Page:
But are these practices actually effective? What can you do as a talent leader to differentiate yourself and stay on top of the curve?

Stay tuned for my next post and check out the link below ↓

#dei #interviews #bias #informedecisions

EQUALITY VS. EQUITY IN JOB INTERVIEWS

We've all come across various visualizations showcasing the difference between equality and equity (here's another great one). However, how do these concepts translate to job interviews?

Equality

During the interview, all candidates are asked the same questions and evaluated for the same set of skills.

When making hiring decisions, all information provided (bio, skills, values, motivations, culture add) is weighed in the same manner for every candidate.

Equity

During the interview, adjustments are made to ensure that every candidate, regardless of their background or circumstances, has an equal opportunity to perform their best. For instance:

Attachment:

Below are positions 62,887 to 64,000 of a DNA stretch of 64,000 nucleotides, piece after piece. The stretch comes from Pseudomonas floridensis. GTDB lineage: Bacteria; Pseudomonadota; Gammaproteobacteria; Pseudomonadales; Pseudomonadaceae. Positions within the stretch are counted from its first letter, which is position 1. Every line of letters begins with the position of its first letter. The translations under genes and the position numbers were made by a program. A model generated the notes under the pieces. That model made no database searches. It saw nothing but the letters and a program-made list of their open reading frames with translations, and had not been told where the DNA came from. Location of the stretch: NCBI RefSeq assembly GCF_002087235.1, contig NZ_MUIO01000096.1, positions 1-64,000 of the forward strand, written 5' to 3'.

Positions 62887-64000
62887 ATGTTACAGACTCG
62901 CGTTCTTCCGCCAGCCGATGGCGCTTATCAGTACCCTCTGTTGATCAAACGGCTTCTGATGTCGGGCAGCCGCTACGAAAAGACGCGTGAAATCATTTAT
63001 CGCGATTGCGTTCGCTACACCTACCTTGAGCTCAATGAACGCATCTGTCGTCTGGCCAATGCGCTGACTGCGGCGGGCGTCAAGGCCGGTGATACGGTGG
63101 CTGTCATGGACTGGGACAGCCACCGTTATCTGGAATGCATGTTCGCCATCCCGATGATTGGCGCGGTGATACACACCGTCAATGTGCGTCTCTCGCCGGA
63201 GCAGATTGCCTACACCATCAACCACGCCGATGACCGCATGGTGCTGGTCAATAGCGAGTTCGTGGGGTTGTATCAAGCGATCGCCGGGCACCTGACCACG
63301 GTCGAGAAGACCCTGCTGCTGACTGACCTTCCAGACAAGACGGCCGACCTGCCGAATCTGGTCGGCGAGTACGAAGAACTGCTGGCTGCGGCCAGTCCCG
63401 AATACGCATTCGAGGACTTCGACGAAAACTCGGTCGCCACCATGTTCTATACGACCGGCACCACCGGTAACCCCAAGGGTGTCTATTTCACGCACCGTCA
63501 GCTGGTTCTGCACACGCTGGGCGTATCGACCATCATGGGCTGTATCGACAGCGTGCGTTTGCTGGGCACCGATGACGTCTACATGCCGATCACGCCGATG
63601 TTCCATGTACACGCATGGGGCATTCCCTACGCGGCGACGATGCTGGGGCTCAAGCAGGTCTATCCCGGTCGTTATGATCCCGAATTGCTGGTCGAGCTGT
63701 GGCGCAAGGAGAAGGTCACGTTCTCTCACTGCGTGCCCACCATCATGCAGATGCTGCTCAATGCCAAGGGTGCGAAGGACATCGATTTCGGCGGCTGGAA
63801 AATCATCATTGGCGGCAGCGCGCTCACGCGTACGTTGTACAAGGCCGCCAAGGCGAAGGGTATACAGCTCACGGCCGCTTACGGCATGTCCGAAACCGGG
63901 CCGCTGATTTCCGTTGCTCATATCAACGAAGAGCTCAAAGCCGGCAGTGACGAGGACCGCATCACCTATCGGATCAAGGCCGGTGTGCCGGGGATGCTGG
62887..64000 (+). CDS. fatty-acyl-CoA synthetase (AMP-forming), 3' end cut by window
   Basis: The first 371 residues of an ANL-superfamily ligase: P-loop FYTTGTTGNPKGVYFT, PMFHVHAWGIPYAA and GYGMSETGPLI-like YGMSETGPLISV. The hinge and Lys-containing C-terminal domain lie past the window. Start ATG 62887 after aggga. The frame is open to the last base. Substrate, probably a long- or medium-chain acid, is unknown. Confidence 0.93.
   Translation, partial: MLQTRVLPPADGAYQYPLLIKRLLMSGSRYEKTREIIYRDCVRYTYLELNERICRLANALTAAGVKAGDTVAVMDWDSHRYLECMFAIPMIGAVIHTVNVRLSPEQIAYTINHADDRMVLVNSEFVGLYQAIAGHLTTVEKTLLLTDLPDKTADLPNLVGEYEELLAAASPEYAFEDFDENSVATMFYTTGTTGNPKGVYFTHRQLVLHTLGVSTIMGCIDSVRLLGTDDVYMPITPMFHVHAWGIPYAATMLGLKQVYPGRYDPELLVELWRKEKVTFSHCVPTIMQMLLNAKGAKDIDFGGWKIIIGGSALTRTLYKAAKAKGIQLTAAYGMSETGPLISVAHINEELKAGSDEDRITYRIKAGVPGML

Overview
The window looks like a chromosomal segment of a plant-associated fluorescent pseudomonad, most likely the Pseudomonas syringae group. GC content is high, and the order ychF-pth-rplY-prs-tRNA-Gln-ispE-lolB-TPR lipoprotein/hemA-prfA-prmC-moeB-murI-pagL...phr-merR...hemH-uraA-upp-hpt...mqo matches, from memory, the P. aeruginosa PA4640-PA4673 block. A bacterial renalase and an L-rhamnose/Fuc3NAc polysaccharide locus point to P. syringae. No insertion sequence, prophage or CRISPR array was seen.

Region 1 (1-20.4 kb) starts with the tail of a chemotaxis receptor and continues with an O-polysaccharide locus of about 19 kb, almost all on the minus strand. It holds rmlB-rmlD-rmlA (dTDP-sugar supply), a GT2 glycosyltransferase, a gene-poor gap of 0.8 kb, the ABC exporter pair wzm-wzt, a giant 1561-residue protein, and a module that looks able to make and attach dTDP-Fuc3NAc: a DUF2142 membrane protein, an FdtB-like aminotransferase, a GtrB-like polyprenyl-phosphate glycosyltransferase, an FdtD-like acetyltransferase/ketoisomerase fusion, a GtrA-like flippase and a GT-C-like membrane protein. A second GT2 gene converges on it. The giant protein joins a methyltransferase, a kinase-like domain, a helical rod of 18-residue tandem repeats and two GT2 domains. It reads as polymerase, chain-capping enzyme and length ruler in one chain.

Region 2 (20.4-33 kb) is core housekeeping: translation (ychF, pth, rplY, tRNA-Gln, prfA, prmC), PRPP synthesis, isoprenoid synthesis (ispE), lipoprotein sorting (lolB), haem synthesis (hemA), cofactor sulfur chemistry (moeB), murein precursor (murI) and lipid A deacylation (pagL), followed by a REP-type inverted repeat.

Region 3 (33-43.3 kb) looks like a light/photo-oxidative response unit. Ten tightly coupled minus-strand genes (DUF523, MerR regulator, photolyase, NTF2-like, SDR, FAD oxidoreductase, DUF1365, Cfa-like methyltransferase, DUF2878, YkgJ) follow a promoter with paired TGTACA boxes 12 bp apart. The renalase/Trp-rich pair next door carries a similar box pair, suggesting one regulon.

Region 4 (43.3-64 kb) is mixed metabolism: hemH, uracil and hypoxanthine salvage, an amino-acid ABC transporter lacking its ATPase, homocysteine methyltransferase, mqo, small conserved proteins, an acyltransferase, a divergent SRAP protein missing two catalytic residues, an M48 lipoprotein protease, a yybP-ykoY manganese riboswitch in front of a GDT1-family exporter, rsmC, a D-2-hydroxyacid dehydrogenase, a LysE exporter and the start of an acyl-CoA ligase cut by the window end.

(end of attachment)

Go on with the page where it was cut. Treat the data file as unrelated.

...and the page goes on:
1. Language adaptations - If the interview is conducted in a language that isn't the candidate's native tongue, adding an interviewer who speaks the candidate's language or letting the candidate know at the outset of the interview that they can ask the interviewer to repeat questions or speak more slowly.

2. Avoiding questions that may create bias - It is widely known that it's illegal to ask candidates about their ethnicity, religion, or sexual orientation. However, it's also inappropriate and intrusive to ask questions that skirt around these topics.

3. Modifying interviewers' communication style to be more inclusive of candidates from diverse cultures. This involves using clear and straightforward language, avoiding idioms and slang, and being mindful of different communication styles across cultures. Equality in the interview process sets a baseline that can be achieved through a structured interview and decision-making process. Though it may appear basic, many companies and interviewers conduct unstructured interviews and discussions that result in biased hiring. Equity is the standard that businesses should strive to uphold, and it begins with understanding interviewers' biases, providing them with actionable insights, and monitoring their progress over time. Whether you're aiming for equality or equity, the Informed Interview Intelligence Platform is here to help!